“Interactivity” seems like a bit of a buzzword nowadays, especially in the age of the web and mobile device. As a culture, we’re constantly hooked up to and interacting with some kind of interface–I’m typing on a keyboard interface at the moment in order to communicate my ideas about interfaces. Wrap your head around that one.
Now back to art. Seaman and Shaw’s artworks, such as The World Generator/The Engine Desire and The Legible City go beyond the mental level of interactivity in the way that they rely on physical input and communication from the viewer/user, through some sort of interface.
The main commonality between artworks like Seaman and Shaw’s is the presence of a user interface, which isn’t required for artworks that are interactive on a mental level. I think this contributes greatly to our modern understanding of what it means for a work of art to be interactive–the artwork provides us with some sort of interface, be it a mouse and keyboard or a bicycle “allowing users to control the speed and direction of navigation” (Paul 72) used by Jeffery Shaw in The Legible City.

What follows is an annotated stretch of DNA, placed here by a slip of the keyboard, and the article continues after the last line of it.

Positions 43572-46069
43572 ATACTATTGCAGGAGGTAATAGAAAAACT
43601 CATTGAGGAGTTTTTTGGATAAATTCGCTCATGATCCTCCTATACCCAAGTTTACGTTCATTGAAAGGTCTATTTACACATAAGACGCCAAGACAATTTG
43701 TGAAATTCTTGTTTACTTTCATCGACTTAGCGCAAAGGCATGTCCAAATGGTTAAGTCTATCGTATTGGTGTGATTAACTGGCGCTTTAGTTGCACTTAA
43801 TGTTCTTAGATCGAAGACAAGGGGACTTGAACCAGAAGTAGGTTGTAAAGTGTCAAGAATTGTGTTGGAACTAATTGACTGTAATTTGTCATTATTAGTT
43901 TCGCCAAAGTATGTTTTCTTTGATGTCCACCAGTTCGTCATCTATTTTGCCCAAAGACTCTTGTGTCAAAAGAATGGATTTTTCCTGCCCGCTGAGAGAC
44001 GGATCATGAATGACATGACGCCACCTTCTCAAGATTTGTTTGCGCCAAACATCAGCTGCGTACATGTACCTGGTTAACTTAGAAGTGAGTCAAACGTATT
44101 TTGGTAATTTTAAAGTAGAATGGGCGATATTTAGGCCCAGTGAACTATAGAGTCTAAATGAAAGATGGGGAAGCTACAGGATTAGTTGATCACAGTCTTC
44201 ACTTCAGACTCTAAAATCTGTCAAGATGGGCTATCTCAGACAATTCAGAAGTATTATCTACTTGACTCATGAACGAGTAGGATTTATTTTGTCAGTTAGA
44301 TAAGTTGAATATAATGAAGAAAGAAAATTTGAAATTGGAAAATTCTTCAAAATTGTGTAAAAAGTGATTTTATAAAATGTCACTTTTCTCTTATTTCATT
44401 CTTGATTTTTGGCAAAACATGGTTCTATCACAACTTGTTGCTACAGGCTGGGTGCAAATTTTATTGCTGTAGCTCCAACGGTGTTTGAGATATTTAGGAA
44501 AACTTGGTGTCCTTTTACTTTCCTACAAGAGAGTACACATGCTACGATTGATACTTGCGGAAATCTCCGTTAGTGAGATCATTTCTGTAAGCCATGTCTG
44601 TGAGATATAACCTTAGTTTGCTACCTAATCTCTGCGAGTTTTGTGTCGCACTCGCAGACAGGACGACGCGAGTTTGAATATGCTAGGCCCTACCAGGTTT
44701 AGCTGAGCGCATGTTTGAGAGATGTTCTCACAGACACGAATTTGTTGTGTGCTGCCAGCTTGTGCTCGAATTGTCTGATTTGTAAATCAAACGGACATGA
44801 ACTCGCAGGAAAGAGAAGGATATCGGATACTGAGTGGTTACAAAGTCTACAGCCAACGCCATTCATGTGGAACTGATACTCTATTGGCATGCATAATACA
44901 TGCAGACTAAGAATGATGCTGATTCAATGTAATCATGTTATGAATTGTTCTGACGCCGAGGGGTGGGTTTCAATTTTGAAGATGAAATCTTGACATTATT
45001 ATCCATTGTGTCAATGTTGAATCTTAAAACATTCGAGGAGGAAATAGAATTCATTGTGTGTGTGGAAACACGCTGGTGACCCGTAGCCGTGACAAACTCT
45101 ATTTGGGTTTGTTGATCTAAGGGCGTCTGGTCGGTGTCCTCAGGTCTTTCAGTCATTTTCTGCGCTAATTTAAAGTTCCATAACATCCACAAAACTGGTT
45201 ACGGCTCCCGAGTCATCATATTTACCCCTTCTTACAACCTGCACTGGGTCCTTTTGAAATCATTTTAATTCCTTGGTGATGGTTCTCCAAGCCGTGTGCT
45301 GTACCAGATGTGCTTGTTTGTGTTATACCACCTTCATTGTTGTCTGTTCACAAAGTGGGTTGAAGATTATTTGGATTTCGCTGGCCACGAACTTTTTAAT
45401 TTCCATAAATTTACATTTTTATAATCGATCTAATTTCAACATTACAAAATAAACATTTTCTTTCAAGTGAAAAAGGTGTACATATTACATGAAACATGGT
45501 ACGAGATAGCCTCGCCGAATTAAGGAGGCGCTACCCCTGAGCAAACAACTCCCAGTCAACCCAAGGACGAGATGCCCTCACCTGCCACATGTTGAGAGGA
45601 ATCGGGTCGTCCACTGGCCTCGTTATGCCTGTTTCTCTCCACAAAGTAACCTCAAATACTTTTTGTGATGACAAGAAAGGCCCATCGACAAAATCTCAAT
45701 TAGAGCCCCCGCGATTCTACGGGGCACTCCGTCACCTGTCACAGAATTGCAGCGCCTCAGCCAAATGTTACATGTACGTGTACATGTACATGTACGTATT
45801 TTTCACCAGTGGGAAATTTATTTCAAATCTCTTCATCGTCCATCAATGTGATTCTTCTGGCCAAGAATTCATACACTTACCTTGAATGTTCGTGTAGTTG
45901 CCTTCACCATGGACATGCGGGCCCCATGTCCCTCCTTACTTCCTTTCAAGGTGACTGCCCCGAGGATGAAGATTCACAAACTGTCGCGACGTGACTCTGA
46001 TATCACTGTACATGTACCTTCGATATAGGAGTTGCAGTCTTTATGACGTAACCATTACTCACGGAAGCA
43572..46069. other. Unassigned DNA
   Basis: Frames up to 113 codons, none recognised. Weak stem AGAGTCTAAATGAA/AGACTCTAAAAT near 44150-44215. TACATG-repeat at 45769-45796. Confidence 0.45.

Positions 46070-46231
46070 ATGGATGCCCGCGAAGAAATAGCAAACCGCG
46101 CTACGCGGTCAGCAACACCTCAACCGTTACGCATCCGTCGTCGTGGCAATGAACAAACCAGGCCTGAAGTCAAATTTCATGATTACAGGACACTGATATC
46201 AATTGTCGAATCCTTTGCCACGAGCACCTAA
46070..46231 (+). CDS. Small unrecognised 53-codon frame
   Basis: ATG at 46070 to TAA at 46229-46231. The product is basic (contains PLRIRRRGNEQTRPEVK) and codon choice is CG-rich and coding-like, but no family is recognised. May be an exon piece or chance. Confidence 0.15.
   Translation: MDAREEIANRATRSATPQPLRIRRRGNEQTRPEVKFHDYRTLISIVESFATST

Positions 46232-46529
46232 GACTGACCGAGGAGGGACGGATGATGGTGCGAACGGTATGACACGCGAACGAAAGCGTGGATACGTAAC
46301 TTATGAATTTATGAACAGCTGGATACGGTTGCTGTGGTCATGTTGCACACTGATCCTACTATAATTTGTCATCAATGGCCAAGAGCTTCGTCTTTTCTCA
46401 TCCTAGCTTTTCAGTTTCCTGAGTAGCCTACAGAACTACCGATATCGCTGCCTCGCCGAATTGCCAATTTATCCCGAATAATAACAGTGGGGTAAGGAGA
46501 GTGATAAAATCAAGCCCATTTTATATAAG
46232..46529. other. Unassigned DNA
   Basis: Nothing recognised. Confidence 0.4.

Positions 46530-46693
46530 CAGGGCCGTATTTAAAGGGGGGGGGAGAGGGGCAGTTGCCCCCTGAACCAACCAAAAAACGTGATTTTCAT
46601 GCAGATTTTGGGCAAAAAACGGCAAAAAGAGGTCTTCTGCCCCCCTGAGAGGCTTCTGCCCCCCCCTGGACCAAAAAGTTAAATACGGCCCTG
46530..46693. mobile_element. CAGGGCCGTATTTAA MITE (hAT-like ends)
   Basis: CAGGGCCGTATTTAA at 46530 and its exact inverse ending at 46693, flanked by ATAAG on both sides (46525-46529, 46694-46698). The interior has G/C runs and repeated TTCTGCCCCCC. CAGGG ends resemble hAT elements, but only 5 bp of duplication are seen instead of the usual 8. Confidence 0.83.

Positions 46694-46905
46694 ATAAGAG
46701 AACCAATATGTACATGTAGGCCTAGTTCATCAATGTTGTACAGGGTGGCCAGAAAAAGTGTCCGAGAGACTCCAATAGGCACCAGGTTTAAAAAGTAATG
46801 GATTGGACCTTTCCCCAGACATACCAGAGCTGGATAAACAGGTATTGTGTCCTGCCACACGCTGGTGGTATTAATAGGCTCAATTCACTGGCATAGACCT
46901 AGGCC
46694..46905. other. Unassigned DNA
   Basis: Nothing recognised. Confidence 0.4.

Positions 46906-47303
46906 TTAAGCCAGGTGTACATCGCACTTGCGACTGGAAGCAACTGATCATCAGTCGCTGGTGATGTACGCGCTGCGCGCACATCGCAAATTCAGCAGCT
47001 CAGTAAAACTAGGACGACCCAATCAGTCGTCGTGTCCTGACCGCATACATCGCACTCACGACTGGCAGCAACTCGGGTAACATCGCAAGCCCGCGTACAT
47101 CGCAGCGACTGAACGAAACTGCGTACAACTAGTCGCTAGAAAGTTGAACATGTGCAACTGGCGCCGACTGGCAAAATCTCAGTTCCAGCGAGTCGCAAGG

What seems like an exception to this is virtual reality (in its original meaning, defined on p. 125), but I would argue that virtual reality still supplies an interface–it’s just that sometimes that interface is unseen, or close enough to how we interact with reality that it doesn’t seem like we are actively interacting with it.
Oh, and by the way, virtual reality is getting better as well as cheaper; Oculus VR is working on a device called the “Oculus Rift,” a virtual reality headset affordable to consumers. It’s focused on gaming right now, but even if you’re not a gamer it’s worth checking out.
There’s also a whole field of study devoted to interface design, which just goes to show how intertwined the interface is with our age of interactivity.
Paul, Christiane. Digital Art. London: Thames & Hudson, 2008. Print.